Claiborne Reservoir

Claiborne Lake is a river-run reservoir with 5,930 surface acres of water which courses 60.5 miles through Wilcox, Clarke, and Monroe counties in southwest Alabama. This reservoir was constructed by the U.S. Army Corps of Engineers and impounded in 1970. This reservoir is the lowermost within the Alabama River System with the dam at river mile 72.5 and the pool ending at river mile 133, the Millers Ferry Lock and Dam. Downstream of Claiborne Dam, the Alabama River is essentially free-flowing and ultimately joins the Tombigbee River to form the Mobile River near the Mt. Vernon community.

Lake Bankhead

Bankhead Lake

Bankhead Lake

The second largest lake on the Black Warrior river, Bankhead Reservoir is centrally located in Alabama and offers plenty of residential and commercial waterfront property for camping, boating and fishing. Bankhead Reservoir contains 9,200 acres and is the second largest lake on the Warrior River. Located approximately 15 miles west of Birmingham and 30 miles northeast of Tuscaloosa, Bankhead Reservoir flows through Walker, Jefferson and Tuscaloosa Counties. Fishing
Alabama Power Company impounded Bankhead Reservoir in 1915. Bankhead Lake is best known for catches of largemouth bass and spotted bass.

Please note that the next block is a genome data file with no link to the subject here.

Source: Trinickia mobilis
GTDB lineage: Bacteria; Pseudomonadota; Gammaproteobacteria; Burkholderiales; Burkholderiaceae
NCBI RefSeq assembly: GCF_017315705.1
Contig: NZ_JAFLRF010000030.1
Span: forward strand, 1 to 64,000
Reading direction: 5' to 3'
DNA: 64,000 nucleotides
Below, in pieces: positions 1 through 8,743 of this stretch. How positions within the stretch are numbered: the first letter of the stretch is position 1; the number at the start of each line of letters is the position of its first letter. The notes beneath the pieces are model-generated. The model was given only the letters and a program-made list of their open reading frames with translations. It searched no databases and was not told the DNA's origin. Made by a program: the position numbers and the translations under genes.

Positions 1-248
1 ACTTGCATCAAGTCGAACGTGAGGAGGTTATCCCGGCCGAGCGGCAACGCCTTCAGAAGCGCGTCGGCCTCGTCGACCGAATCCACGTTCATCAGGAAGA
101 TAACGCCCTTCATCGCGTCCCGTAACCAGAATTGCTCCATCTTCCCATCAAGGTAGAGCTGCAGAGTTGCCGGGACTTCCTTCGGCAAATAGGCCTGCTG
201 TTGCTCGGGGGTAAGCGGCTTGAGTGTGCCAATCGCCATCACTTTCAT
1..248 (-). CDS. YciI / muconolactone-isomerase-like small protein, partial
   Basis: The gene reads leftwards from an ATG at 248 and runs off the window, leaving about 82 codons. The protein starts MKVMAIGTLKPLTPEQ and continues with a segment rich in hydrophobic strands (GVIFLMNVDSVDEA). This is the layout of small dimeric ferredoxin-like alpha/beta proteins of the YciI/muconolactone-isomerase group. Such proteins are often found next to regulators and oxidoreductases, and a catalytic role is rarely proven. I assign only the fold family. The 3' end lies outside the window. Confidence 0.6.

Aliceville Lake Bass

Aliceville Lake

Aliceville Lake
Aliceville Lake, aka Aliceville Reservoir and sometimes called Pickensville Lake by local anglers, is an 8,300-acre reservoir located approximately 12 miles northwest of the City of Aliceville Alabama in Pickens County. The reservoir is formed by the Tom Bevill Lock and Dam, which is located one mile southwest of Pickensville, just off Alabama State Highway 14. This reservoir is popular with anglers from both Alabama and Mississippi since portions of the impoundment are located in both states. Modern campgrounds, primitive camping areas, and day-use facilities are found around the lake. We have additional information on Alabama campground areas here.

Lakes In Alabama Map

Lakes In Alabama
 Lakes in Alabama are numerous. Alabama has no large natural lakes, but dams built on the abundant rivers have created many artificial lakes. Fayette County Lake, Lamar County Lake, Madison County Lake, Marion County Lake, Walker County Lake, Bankhead Lake, Clay County Lake, DeKalb County Lake, Bibb County Lake, Dallas County Lake, Chambers County Lake, Lee County Lake, Weiss Lake, Escambia County Lake – Leon Brooks Hines Lake, Monroe County Lake, Washington County Lake – J. Emmett Wood Lake, Barbour County ake, Coffee County Lake,Crenshaw County Lake, Dale County Lake, Geneva County Lake, Pike County Lake, Lake Eufala, Gantt Lake, Lake Guntersville, Lake Harding, Holt Lake, Inland Lake, Lake Jackson, Lay Lake, Littleb Bear Creek Resrvoir, Logan-Martin Lake, Lake Lurleen, Neely Henry Lake, Lake Pickwick, Lake Purdy, Ski Lake, Smith Lake, Lake Tholocco, Lake Tuscaloosa, Upper Bear Creek Reservoir, Lake Wedowee, W.F. Lake, William Bill Danell Reservoir